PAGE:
We know that the Ravens need to add a free safety, but it’s still unclear how they will address that hole. There are some intriguing safeties in the draft, but the prospect of pairing a rookie with second-year Matt Elam as the last line of the defense is nerve-wracking.
Consequently, you’d assume that GM Ozzie Newsome would be leaning toward signing an experienced safety to man the back lines.
Jairus Byrd is the best safety on the market but that means he will likely receive a big payday—which means he won’t end up in Baltimore.
Behind him, however, are some intriguing options. Louis Delmas was linked to the Ravens after being released by the Detroit Lions earlier this offseason, but he’s off the market and headed to Miami, according to Michael David Smith of ProFootballTalk.
While that takes an option away from the Ravens, it opens the door to another one: Chris Clemons.
Clemons was the starting free safety for the Dolphins, but he’ll now be looking for a new job—and that’s where the Ravens can pounce.
He was ranked as the ninth-best cover safety in the league according to ProFootballFocus (subscription required) and would be a good value buy as a ball-hawking safety in the backfield.
If Baltimore can’t convince Clemons to join them, they should take a long, hard look at Stevie Brown. He missed all of last year due to a torn ACL, which may temper his market value. Despite that, he proved in 2012 that he can make plays on the ball and create turnovers, racking up eight interceptions. Brown isn’t as safe and reliable in coverage as Clemons, but he compensates by forcing turnovers.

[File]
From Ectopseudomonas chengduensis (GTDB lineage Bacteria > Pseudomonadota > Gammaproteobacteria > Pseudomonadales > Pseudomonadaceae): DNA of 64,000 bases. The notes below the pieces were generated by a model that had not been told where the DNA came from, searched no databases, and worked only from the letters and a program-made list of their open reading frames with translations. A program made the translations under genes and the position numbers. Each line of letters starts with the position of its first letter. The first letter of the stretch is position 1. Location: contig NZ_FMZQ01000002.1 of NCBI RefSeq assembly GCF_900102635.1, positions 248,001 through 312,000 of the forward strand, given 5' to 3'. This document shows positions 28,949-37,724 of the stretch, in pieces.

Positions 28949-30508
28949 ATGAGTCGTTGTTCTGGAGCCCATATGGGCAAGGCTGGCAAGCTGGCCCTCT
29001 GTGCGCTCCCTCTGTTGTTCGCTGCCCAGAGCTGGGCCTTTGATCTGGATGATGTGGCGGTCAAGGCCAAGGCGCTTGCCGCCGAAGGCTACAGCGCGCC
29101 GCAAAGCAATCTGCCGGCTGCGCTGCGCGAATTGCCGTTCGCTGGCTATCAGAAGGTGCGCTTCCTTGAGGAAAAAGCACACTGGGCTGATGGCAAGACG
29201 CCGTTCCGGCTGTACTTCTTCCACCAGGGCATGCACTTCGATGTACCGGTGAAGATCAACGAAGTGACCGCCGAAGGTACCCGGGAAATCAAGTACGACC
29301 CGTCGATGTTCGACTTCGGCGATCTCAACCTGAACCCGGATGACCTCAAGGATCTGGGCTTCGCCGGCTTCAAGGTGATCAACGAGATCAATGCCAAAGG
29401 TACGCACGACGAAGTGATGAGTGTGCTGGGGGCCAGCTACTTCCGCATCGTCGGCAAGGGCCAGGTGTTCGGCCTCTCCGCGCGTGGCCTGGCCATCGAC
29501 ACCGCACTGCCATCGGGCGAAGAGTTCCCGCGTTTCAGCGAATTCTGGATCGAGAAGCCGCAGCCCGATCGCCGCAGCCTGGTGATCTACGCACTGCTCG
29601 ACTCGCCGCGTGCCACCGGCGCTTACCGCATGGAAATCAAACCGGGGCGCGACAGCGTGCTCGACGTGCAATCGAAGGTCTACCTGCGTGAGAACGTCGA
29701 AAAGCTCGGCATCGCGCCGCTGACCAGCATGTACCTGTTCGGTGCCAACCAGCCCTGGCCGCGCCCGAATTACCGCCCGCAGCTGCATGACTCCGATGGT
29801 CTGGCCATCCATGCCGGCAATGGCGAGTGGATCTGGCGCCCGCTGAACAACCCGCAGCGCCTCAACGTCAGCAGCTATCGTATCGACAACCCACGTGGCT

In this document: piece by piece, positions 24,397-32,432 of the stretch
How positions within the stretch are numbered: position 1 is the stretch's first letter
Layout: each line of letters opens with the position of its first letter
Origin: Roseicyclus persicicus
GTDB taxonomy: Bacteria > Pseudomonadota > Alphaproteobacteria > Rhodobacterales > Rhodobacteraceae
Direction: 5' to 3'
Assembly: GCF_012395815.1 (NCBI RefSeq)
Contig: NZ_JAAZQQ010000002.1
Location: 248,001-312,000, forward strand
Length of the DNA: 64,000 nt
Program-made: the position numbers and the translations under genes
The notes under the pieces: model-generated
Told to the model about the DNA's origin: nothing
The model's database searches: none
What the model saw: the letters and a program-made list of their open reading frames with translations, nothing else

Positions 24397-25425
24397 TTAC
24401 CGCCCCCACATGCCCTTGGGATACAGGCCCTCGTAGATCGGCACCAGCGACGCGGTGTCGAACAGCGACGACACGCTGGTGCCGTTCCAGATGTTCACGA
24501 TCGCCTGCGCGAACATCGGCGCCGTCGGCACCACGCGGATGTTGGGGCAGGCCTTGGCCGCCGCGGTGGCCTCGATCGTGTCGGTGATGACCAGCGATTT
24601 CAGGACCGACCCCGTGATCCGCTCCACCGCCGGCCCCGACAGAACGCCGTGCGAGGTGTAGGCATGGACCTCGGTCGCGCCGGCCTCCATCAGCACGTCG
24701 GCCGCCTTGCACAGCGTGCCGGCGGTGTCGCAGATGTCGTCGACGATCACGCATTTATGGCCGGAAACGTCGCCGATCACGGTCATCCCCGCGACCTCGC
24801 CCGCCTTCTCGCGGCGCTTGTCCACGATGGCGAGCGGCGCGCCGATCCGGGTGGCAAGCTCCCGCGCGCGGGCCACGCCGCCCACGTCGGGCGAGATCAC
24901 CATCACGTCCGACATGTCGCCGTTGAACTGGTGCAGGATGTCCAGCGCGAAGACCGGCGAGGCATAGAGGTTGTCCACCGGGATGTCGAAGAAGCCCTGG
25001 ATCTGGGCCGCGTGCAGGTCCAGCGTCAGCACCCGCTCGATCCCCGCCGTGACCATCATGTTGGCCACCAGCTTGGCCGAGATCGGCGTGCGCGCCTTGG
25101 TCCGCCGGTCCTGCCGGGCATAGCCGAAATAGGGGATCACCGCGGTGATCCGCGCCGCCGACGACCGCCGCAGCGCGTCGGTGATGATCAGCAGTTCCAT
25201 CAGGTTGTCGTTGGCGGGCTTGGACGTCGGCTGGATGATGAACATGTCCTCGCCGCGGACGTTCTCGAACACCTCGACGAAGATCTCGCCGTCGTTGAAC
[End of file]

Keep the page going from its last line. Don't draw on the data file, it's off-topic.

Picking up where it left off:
Compared to last season—when Newsome had to replace Ray Lewis—this offseason should be a piece of cake at the inside linebacker position. That said, Daryl Smith filled in admirably for “The General” and emerged as a leader and perhaps the most indispensable Raven last year.
If the Ravens have to once again replace a starting middle linebacker, Karlos Dansby would be the best option—but an expensive one. According to Josh Weinfuss of ESPN.com, Dansby feels like he should be paid as one of the best linebackers in the league, and the Ravens just aren’t going to do that.
The likeliest option if the Ravens part with Daryl Smith could actually be Jameel McClain—whom they just released—on a more cap-friendly deal. McClain knows the defense and could take over as the “quarterback” on that side of the ball.
No. 3 Cornerback
Having a good third cornerback may seem like more of a luxury than necessity, but that’s just not the case nowadays. Corey Graham has been a vital member of the Ravens defense thanks to his versatility, solid coverage and tackling ability.
As a result, the Ravens will make an effort to re-sign him but they have a number of options on the market if Graham’s asking price gets too lofty.